Her Campus Logo Her Campus Logo

If you’re anything like me, you may notice your mood and overall mindset begin to decline as the weather gets cold and the hours of sunlight in a day dwindle.  This phenomenon is known as Seasonal Affective Disorder, or SAD.  SAD affects 1-3% of the general population, but your chances of being affected are higher if you have an underlying depressive disorder or you’re a woman.  I fall into both of those categories, and as I’ve gotten older I’ve begun to notice a pattern of worsening symptoms around October or November, when the time changes and Michigan begins to head into winter.  I begin to feel unmotivated and depressed, and don’t have the energy to live my life to the fullest.  I’ve found that if I prepare myself ahead of time, it’s a lot easier to stay on top of my mental health and have a better fall and winter–which is important in Michigan, since that season feels like it makes up most of the year.  By focusing on small, daily tasks, it’s easier to successfully manage common symptoms of SAD.

Go Outside

Even if it isn’t sunny, being outside during the day is a good way to get vitamin D, as well as to simply improve your mental state.  This can be difficult to do when it’s frigid and going anywhere involves trekking through the snow, but it helps to find winter activities that you enjoy doing.  And finding the right cold weather gear can make all the difference.  As the popular saying goes, “there’s no such thing as bad weather, just bad clothing.”  By investing in high quality outdoor gear–I’ve found that jackets, gloves, socks, and boots are the most important items in this regard–being outside in the winter can actually be really fun.  I like to ski, ice skate, snowmobile, sled, and hike, and all of these activities are of course more fun when done with friends or loved ones.  You can also appeal to your inner child by recruiting people to have a snowball fight or make a snowman.  And as an added bonus, you can treat yourself to a yummy hot drink or soup once you’re done.

Take Vitamin D Supplements or Eat Vitamin D-Rich Foods

Not everyone needs to take vitamin D during the winter months, but if you notice that you have low energy or little interest in doing things, you may not be getting enough because of the lack of sunlight.  In my experience, taking vitamin D when I can’t get enough of it naturally gives me an added boost of energy every day, which helps me be more productive and feel better mentally.  As with any supplement, you should talk to your doctor about whether it would be helpful for you.  If you don’t want to take a supplement, you could also try including foods high in vitamin D into your diet.  These foods include salmon (especially wild-caught), cod liver oil, egg yolks, or even vitamin D fortified foods such as milk, cereal, or orange juice.  Since lower levels of vitamin D are a big contributor to SAD, this makes a big difference in how you feel throughout the winter season.

Exercise

Although working out is a good thing for your mental health year-round, it can be especially helpful in the winter by increasing endorphins.  I personally have a hard time exercising outside when it’s cold because it hurts my lungs, so it’s a good time for me to invest in a gym membership or packs of workout classes.  If that isn’t in your budget, it can be just as effective to get a yoga mat and a pair of weights and do workout videos from home.  I especially like to do hot yoga during the cold months; it’s a great way to move my body, and I can pretend I’m on vacation somewhere warm for an hour or two.  Even going for a brisk walk outside can energize and motivate you for the rest of the day, and regular exercise helps you sleep better as well.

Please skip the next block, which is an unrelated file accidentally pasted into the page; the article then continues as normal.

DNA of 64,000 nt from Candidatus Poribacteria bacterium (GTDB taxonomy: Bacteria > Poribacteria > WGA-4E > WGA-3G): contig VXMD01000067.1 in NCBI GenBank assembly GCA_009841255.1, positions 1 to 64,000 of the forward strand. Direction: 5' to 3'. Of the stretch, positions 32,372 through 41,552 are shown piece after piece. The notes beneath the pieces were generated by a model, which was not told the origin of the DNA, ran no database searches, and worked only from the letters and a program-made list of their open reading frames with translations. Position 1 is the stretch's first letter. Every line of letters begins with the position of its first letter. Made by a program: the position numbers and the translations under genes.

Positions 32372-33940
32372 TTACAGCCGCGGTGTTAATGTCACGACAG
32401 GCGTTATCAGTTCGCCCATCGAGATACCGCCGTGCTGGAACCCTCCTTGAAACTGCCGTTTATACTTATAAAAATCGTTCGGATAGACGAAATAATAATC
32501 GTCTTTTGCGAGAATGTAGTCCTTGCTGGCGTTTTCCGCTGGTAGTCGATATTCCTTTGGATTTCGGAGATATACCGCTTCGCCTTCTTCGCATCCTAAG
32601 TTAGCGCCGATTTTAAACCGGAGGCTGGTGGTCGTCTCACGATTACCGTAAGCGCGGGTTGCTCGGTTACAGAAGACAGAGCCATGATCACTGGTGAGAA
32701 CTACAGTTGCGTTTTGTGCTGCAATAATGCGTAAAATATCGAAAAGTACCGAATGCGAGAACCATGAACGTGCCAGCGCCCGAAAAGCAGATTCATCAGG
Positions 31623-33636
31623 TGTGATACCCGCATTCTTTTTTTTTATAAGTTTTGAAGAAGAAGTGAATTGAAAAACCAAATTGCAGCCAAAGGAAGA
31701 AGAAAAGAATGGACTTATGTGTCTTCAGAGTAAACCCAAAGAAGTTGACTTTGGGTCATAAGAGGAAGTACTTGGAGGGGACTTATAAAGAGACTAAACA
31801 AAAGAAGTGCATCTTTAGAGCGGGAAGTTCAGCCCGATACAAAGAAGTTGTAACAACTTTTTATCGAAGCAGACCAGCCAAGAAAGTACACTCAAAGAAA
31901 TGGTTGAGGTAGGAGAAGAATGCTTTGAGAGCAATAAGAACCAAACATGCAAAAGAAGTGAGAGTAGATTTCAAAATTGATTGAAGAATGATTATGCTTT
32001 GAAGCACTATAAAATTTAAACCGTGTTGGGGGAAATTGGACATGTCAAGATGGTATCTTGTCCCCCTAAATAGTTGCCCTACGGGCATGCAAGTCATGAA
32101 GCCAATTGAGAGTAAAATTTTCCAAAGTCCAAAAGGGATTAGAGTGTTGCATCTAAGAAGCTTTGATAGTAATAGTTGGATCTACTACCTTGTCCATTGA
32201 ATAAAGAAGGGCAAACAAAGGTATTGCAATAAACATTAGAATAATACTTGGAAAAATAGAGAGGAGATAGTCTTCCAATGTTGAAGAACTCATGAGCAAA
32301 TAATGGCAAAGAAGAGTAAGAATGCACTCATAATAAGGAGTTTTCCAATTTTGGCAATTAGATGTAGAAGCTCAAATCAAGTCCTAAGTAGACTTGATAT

Lean Into Cozy Activities

Even though the lack of sunlight makes winter challenging for me, I also love the holiday season and the activities that can only be done when it’s cold and dreary outside.  Winter is a great time to recharge, slow down,  and get in touch with your creative side.  Set the atmosphere by lighting a candle or two, using soft, warm ambient lighting, and getting comfortable in warm clothes and cozy blankets.  Depending on your interests, you could get into baking, art projects, journaling, TV shows and movies, reading, or any other indoor activity that sounds like fun.  My goal this winter is to re-learn how to knit, since that’s a fun craft I can do while watching a TV show or movie and is an opportunity to make unique Christmas gifts.  You could include your friends or family in these activities by creating a book club or organizing a craft night.

Use a Sunrise Alarm or Light Therapy

Michigan winters tend to feel neverending, especially when it’s been weeks since you’ve seen the sun.  Luckily, we live in a time when technology can supplement nature when needed.  Many companies make different types of lights and alarm clocks that simulate natural light to regulate your circadian rhythm during the winter months.  My mom uses a light therapy box that emits a bright light over timed intervals, usually around 20-30 minutes a day.  This is something you could easily do while sitting at your desk doing homework, and it’s a great way to help alleviate symptoms of SAD.  An alternative to light therapy is to simply use a light alarm that mimics the sunrise, so that waking up in the morning when it’s dark, cold, and cloudy is a bit less difficult.  These alarms use progressively brighter light to slowly and gently wake you from deep sleep without disrupting your circadian rhythm.  Light therapy is one of the main clinical treatments for SAD, and luckily you can find many versions online that won’t break the bank.

Jayden is a junior studying English at the University of Michigan. In her free time she enjoys reading, writing, hiking, and traveling.